Grjótaþorp (Grjóti village) is where Reykjavík began, when buildings were constructed on Aðalstræti (Main Street) as workshops for the lnnrettingar, Iceland’s first industrial enterprise, for wool-working and other crafts. Aðalstræti 10 was built in 1762 as office and residence for the manager. Aðalstræti 16 originates from this time, built as a woollens workshop in 1753.

The first wooden houses in Reykjavík were all of similar type (known as “Danish”). The walls were low, and the roof high and steeply pitched. The exterior was clad in tarred timber. The lnnrettingar led to growing commerce and fishing in Reykjavík . New social groups, merchants and landless work­ ers, were allocated plots from the property of Grjóti, a farm that stood at the top of the hill behind the workshop.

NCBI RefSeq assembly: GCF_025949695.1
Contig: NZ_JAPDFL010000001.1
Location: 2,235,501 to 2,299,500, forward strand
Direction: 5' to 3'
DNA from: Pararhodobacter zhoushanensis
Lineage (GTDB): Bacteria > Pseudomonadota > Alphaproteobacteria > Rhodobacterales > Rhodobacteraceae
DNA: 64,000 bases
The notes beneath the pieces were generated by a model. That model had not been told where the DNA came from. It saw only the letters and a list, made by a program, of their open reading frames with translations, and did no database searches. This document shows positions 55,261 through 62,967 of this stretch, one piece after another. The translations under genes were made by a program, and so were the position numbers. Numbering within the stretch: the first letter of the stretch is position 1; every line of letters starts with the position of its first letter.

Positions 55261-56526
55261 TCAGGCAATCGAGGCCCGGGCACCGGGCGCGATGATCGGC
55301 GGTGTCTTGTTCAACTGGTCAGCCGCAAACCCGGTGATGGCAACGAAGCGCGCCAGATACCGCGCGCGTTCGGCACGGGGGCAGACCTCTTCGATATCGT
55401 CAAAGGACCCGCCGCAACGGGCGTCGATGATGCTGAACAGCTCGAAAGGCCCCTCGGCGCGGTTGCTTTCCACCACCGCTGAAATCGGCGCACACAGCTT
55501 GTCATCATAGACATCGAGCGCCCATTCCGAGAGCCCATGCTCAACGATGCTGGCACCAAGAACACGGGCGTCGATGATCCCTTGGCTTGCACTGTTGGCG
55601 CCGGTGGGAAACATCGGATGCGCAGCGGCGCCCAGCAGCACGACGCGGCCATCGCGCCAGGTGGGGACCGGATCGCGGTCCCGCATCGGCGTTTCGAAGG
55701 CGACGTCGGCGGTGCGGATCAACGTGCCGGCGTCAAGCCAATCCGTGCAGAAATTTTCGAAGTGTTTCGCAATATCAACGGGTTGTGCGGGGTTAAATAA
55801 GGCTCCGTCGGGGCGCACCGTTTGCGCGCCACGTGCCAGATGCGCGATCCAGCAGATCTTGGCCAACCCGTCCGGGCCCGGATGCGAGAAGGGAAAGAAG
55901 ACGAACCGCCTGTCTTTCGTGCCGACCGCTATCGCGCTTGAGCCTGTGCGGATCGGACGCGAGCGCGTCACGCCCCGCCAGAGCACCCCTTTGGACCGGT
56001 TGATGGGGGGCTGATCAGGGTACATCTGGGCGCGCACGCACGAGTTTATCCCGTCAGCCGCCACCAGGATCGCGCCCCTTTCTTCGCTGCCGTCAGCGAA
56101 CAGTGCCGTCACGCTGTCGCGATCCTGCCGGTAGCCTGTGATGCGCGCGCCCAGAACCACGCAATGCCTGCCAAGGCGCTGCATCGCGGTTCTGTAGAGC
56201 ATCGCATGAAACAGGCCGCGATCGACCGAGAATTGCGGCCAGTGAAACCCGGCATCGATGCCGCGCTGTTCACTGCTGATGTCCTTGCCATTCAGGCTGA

The oldest building in this part of Grjótaþorp are Mjóstræti 8 (1852), Aðalstræti 2 (1855) and Fischerssund 3 (The Norwegian Bakery), built 1876. In the period 1880-1905, a number of homes in Reykjavík were built of cut basalt; among them were so-called “stone farmhouses,” which were similar to the traditional turf houses. An example is Hábær, Garðastræti 11A, built in 1886.